Samuel Finlay’s Breakfast with the Dirt Cult (the meaning of the title is not obvious and never explained) is a thinly-veiled autobiographical account, dressed up as fiction, of an enlisted soldier’s experience in the U.S. Army, specifically, in Afghanistan in the mid-2000s. When the idea to review this now nine-year-old book occurred to me, before the United States’s disastrous withdrawal in August, I had thought I would need to make some justifying remarks as to why a book so old—self-published to boot—warranted a review in 2021. It may now seem that, with Afghanistan so spectacularly back in the news, such a justification is no longer needed. But the question of why this book still needs to be answered.

It was sent to me, unsolicited, by the author—about whom little is known—around a year ago with a very kind note. I responded with a note of thanks promising to read it, and then didn’t. The press of business, you know.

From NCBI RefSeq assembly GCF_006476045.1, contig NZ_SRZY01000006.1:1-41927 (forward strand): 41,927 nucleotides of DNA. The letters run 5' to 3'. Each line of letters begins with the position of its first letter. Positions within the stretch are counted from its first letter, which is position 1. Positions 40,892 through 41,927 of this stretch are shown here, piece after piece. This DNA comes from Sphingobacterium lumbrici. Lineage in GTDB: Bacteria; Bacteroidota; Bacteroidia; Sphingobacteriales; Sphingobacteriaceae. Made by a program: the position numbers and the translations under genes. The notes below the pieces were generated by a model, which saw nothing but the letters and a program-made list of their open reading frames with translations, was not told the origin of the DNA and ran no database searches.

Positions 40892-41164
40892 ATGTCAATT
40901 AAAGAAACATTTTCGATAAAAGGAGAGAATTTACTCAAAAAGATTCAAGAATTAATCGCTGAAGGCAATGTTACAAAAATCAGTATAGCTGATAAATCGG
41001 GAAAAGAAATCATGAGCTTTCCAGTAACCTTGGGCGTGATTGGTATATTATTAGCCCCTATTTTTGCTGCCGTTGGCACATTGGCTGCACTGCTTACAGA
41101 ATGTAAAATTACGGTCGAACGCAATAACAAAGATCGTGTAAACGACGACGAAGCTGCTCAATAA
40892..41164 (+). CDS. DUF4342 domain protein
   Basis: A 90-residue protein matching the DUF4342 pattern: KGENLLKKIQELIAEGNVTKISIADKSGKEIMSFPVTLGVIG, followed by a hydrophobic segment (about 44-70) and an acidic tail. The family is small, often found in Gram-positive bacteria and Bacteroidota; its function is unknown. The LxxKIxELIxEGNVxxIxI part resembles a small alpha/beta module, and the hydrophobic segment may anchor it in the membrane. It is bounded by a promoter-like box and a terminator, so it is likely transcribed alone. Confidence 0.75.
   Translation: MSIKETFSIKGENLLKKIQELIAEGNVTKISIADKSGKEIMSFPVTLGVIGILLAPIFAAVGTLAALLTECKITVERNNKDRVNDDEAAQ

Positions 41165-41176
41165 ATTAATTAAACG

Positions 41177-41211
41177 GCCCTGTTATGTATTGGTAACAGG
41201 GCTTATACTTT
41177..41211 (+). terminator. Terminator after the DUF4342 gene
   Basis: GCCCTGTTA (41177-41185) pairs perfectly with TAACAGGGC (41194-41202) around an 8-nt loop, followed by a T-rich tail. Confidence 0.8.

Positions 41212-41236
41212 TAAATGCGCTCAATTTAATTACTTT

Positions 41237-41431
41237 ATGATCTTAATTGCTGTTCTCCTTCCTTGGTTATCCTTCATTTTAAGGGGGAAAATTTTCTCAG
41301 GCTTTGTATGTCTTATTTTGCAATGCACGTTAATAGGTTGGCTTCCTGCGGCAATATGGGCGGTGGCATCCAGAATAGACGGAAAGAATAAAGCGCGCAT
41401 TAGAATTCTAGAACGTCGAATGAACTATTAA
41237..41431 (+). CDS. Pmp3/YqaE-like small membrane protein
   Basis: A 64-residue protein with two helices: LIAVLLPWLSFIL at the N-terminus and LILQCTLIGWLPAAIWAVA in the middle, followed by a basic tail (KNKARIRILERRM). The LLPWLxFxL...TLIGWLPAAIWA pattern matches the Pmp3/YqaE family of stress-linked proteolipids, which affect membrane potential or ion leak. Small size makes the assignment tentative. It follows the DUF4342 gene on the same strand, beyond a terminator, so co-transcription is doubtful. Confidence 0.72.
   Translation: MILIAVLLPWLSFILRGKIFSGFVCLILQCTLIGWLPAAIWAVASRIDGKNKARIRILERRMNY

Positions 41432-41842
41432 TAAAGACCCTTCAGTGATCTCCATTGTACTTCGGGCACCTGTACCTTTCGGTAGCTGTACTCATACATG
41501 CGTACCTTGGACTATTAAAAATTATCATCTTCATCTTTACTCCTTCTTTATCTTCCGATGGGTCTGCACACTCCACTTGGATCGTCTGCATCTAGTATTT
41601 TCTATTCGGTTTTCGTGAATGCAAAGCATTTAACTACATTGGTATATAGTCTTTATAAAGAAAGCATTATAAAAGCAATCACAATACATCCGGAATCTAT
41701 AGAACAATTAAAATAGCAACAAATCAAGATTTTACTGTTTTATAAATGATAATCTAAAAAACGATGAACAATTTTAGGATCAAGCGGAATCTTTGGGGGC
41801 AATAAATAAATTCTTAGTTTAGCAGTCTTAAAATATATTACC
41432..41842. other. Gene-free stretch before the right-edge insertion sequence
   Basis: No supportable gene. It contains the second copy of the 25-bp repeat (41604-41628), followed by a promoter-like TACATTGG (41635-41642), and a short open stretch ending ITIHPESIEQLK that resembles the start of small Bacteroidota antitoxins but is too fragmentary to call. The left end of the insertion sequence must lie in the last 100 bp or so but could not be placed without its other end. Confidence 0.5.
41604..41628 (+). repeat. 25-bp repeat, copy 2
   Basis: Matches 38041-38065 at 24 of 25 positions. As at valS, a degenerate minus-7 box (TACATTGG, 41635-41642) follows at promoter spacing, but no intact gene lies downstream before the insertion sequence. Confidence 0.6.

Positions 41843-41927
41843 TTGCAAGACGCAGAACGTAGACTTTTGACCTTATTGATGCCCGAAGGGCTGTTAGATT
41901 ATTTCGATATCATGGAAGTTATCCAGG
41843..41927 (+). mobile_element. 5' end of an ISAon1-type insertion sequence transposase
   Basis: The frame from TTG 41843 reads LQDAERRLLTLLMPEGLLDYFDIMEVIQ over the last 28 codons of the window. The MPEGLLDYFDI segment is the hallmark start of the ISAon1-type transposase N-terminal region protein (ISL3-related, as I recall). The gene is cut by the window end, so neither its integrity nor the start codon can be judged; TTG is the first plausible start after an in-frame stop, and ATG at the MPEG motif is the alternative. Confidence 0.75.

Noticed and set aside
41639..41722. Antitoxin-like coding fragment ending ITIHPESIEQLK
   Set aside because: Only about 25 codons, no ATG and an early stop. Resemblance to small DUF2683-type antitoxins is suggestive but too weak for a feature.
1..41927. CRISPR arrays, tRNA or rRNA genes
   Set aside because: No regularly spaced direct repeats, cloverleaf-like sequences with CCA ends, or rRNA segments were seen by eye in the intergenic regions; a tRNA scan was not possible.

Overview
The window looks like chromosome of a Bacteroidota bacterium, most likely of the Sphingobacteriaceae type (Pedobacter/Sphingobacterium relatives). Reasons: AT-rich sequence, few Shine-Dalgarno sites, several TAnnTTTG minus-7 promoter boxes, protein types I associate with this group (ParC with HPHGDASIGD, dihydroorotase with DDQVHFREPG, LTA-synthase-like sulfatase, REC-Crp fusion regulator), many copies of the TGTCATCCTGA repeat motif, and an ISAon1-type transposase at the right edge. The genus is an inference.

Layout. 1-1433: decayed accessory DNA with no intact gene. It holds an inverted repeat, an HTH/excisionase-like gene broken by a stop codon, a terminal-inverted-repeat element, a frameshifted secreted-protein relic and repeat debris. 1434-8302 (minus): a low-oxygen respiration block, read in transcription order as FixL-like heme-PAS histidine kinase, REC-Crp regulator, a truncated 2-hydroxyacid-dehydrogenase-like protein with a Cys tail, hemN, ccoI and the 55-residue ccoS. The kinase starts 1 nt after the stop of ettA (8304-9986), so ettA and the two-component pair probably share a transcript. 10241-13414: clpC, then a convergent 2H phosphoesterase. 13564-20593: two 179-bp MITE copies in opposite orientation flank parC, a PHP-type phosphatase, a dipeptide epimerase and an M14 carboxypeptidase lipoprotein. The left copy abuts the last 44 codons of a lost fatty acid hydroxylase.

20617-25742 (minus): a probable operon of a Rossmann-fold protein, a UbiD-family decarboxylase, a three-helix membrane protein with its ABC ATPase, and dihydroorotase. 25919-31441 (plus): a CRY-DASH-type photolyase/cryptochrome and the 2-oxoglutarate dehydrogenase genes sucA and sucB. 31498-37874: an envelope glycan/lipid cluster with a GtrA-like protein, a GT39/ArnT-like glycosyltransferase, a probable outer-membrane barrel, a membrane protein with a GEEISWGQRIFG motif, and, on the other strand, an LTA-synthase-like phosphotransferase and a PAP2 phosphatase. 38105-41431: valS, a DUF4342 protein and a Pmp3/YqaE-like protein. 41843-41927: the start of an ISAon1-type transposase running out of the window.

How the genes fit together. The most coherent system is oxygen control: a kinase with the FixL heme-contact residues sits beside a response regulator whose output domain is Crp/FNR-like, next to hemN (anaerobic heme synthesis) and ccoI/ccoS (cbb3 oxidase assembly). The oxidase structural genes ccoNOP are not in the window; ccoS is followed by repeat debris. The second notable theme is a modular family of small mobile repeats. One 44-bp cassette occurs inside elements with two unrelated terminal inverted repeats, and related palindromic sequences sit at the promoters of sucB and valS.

But I was aware that the book is popular with the new or alternative or dissident Right, especially among the young and “very online,” as the kids say—the kinds of people who loved Bronze Age Mindset (which I reviewed in these pages in order to shed some light on what the young Right is thinking; “Are the Kids Al(t)right?,” Summer 2019). Breakfast with the Dirt Cult’s continued popularity

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